It may seem like the headlines about elections or international affairs are insignificant. That they can’t touch us. That they only take place in a distant land and could never spread far enough to reach us. Recently though, there have been political uprootings such as the Women’s March or the March for Science in cities less than 10 miles away from our school. These marches are a way for people to show that they are aware of the government’s condition and that they want to see change.
So, it’s a little disheartening when many students here at MVHS are passive or show a complete disinterest in current events.
Social Science teacher Ben Recktenwald believes that students at Monta Vista generally are not caught up with the news. But he has a way to combat that. On every reading quiz, Recktenwald puts a fill-in-the-blank question about something that was in the news recently. He is the only teacher in his department to do this.
“Government is all about what’s happening right now,” Recktenwald said.
Recktenwald hopes that the incentive for points will drive students to care more about issues around the world. Several of his alumni have came back to visit and told him that they currently watch the news and are “news junkies” because of his government class.
Take this bonus question for example. A teacher was accused recently of kidnapping his student, 15-year-old Elizabeth Thomas, to take to California for sex exploitation purposes. Awareness of this event can help prevent such crimes from taking place in the future, especially if students think they are currently protected.
Another recent and local event was when Ann Coulter was met with backlash after students found out she wanted to speak at UC Berkeley. This situation was reminiscent of the incident that happened just a few months prior when Milo Yiannopoulos was scheduled to speak, but he couldn’t because of campus riots forming in response.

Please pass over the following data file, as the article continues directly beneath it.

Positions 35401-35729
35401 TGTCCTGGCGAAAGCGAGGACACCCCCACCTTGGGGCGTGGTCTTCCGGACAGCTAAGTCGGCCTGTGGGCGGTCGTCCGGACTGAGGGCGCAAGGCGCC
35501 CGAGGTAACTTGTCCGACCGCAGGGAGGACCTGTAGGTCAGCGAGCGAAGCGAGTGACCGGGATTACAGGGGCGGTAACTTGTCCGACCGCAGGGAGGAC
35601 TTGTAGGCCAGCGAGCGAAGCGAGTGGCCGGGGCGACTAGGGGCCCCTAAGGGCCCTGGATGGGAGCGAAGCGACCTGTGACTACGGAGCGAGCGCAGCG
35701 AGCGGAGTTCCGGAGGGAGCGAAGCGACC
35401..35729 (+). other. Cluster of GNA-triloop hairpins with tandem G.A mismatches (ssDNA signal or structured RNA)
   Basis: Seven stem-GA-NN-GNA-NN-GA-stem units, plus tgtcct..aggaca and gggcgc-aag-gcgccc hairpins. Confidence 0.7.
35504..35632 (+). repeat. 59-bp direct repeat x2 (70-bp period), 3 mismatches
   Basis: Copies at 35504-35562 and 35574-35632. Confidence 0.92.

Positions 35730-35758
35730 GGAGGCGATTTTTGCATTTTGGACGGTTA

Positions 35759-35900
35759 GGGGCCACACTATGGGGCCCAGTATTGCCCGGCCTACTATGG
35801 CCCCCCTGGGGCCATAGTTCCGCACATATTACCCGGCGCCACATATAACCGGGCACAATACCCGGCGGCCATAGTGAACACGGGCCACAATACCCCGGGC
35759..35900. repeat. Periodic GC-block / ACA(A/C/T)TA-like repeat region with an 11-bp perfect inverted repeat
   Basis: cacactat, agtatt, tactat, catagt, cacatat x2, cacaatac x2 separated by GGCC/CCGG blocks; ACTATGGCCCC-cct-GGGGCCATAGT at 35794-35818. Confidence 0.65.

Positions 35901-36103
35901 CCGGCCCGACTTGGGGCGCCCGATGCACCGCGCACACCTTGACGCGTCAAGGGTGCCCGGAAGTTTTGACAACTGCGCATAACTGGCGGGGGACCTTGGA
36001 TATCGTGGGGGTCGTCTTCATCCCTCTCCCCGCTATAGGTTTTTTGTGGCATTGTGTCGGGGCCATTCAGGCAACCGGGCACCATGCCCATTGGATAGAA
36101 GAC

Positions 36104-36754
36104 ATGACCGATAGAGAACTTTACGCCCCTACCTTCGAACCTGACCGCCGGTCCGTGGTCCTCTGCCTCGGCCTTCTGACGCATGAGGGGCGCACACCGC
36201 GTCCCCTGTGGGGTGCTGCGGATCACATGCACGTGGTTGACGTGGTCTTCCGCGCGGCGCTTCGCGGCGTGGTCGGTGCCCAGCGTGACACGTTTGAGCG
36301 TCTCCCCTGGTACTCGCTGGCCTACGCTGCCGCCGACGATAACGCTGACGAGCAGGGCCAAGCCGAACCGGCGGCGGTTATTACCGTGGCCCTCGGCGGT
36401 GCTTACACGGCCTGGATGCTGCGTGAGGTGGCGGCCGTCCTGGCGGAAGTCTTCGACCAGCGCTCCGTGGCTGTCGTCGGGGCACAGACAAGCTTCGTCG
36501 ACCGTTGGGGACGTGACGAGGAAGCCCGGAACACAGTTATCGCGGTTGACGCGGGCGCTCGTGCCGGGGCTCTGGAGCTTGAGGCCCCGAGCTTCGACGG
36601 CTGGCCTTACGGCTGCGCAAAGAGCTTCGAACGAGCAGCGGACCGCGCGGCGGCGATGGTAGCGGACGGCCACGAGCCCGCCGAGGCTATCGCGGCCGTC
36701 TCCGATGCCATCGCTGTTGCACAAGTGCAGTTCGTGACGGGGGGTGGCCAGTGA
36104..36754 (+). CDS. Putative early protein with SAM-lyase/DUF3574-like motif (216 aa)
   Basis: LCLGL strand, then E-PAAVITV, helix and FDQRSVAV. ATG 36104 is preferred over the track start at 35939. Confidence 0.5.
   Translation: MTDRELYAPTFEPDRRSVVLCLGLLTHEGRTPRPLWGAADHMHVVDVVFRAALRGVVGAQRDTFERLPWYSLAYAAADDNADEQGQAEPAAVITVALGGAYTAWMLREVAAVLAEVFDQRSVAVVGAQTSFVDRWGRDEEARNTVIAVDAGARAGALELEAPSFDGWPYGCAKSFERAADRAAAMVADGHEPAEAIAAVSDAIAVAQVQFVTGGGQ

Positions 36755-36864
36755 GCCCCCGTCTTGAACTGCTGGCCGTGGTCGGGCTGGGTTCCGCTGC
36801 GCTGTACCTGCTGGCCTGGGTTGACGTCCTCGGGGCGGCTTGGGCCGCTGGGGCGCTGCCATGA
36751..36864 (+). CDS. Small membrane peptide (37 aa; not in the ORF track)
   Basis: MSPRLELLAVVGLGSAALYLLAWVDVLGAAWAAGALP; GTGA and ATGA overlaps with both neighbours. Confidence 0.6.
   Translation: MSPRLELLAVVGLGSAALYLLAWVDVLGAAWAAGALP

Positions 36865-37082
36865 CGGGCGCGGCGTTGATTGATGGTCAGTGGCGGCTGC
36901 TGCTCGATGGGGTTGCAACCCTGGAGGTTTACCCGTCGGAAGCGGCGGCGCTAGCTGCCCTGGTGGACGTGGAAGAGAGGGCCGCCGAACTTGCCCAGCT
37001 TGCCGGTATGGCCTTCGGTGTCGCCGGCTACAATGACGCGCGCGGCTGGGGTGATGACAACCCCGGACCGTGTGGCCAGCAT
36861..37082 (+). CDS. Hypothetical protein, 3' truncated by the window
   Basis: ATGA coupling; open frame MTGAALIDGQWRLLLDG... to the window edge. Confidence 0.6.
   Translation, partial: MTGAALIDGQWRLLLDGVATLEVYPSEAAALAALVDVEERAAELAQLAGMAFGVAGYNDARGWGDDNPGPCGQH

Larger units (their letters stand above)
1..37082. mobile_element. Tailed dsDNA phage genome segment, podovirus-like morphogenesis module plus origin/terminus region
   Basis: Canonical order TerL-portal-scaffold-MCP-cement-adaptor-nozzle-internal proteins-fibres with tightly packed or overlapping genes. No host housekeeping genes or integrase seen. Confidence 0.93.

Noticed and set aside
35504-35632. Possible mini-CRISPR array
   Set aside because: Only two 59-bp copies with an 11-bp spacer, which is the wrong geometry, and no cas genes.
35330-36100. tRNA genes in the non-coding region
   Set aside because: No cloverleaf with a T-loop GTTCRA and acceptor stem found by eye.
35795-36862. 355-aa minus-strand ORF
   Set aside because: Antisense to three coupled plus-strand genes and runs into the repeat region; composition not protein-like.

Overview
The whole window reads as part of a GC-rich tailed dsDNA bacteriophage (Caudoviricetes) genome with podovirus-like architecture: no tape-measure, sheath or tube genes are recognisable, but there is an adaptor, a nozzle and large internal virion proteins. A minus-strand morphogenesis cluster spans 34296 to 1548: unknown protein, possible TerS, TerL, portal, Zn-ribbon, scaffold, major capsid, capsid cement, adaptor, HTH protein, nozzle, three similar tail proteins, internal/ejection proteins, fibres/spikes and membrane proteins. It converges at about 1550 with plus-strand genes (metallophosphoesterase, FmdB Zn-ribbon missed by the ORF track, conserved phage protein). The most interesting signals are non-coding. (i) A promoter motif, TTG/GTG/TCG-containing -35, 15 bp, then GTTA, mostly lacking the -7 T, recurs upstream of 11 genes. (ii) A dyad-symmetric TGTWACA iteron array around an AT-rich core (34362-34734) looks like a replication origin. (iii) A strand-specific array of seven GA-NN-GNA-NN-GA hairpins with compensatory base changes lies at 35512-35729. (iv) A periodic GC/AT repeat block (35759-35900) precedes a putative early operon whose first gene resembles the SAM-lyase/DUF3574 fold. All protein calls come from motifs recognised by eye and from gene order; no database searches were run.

When demonstrations occur this close to home, it is essential that we are aware of them because otherwise, we hand our voices and power over to someone else. This is why junior Nina Biondi shares any and all news that she thinks is important on her Facebook page. She shares upward to 20 posts a day.
“It’s important that people who follow me not just see c*** and faded stuff,” Biondi said.
And all the sharing works. Biondi’s friends, and sometimes even teachers, have thanked her for opening their eyes towards some of the atrocities happening around the world.
What would be the biggest atrocity of them all? World War III. The political climate between the United States and North Korea has recently reached a new level of tension. The good news is, North Korea’s recent missile launches have failed. The bad news is, if they managed to get nuclear weapons to fly long distances, Silicon Valley and Los Angeles would be the first United States targets on their list. This video by Vox explains the logistics of the North Korea situation.
As students living in the United States and in North Korea’s nuclear bomb scope, it’s important that MVHS reads the news everyday and encourages people in positions of power to take action. Through writing letters to representatives, making phone calls and more, a potential world war can be stopped. And it all starts with reading the daily news.